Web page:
IMS Continues NASCAR Attendance Battle Large Crowd Turns Out For Baseball HOF Inducation LPGA Deems Inaugural Int'l Crown A Success F1 Race In New Jersey Delayed Again Int'l Crown Organizers Bullish On First Event Officials Confident In Safer U.S. Open Of Surfing Chip Ganassi Drivers Star In Spot For Cottonelle NFL Draft Leaving N.Y. Just A One-Time Deal? Senior Ryder Cup Reportedly Coming In '15 Jeter's Farewell Dominates Proceedings At All-Star Game
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SBD/December 6, 2012/Events and Attractions
Andretti Sports Marketing Signs On For '13 Grand Prix Of Baltimore; Will Play Smaller Role
Published December 6, 2012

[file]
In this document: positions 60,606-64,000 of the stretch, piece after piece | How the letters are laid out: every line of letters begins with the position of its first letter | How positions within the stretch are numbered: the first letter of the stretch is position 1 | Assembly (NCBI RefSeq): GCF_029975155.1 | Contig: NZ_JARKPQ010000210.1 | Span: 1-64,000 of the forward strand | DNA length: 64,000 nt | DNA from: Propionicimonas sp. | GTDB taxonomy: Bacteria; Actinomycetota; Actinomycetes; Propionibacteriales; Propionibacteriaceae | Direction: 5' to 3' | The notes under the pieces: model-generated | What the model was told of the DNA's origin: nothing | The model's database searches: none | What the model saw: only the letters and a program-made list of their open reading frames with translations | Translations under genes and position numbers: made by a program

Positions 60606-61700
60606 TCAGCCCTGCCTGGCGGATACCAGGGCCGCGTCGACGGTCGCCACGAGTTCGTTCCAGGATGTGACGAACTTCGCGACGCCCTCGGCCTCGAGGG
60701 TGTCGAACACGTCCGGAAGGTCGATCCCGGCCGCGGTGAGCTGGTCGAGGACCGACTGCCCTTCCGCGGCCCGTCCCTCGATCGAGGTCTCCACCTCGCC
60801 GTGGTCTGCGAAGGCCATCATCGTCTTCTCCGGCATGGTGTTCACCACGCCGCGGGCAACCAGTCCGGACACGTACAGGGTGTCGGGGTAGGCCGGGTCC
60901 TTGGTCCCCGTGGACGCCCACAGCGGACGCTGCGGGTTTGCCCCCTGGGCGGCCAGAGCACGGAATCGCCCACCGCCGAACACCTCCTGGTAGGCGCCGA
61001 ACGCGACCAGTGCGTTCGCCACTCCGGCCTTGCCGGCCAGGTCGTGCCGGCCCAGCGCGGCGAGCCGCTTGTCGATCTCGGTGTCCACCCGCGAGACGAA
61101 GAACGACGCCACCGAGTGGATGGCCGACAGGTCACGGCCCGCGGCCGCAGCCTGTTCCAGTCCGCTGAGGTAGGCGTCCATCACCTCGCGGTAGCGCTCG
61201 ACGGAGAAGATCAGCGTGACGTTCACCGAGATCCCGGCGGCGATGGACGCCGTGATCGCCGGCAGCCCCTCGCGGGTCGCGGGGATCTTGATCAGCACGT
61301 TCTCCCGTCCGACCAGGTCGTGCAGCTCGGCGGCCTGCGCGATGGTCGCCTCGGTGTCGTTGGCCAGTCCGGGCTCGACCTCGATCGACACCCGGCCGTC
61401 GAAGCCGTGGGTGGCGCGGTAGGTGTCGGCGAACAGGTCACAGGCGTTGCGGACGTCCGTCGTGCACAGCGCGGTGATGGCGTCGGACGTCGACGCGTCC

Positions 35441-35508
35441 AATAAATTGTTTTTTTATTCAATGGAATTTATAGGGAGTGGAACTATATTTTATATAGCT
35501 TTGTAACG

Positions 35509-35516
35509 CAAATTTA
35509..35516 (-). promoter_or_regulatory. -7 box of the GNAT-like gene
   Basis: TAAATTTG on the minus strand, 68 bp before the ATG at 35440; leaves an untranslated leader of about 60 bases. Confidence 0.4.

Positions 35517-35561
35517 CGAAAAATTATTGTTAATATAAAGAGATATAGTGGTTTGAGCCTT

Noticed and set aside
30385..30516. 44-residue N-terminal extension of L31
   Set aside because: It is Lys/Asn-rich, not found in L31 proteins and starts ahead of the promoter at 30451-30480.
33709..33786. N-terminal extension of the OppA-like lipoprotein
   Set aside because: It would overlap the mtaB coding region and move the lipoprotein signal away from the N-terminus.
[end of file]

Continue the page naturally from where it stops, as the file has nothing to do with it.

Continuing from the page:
BACK HOME AGAIN? In Indianapolis, Zak Keefer reports NASCAR driver Tony Stewart "won't be taking Roger Penske up on his offer" to drive in next year's Indy 500. Stewart last night at the Int'l Motorsports Industry Show said, "I will never say never, but I will say that I'm not taking him up on the offer this year." Keefer notes after Penske offered the ride to Stewart last week, Indianapolis Motor Speedway President & CEO Jeff Belskus "offered to move up the start of the race one hour ... to allow Stewart more time" to race in both the Indy 500 and the Sprint Cup Series Coca-Cola 600 later that day (INDIANAPOLIS STAR, 12/6). Stewart said, "As much as I would like to do it, we just don't have the time to do it proper" (SPORTINGNEWS.com, 12/5). The INDIANAPOLIS BUSINESS JOURNAL's Anthony Schoettle wrote under the header, "Pandering To NASCAR Hurts IndyCar's Brand." If the Indy 500 is "such a spectacle and the drivers in IndyCar so proficient ... why do series officials and IndyCar team owners continue to cast bait for NASCAR pilots and those involved in other two- and four-wheeled endeavors?" Stewart would draw a "few more eyeballs to the Indy telecast," and his presence "could even drive a short-term revenue bump." Schoettle: "But the message of such efforts is clear: We don't have the drivers to attract viewers on our own. The secondary message is that driving an IndyCar is so easy, a guy like Stewart or even someone who has never raced an open-wheeler can jump in and drive the thing at 220-plus mph" (IBJ.com, 12/5).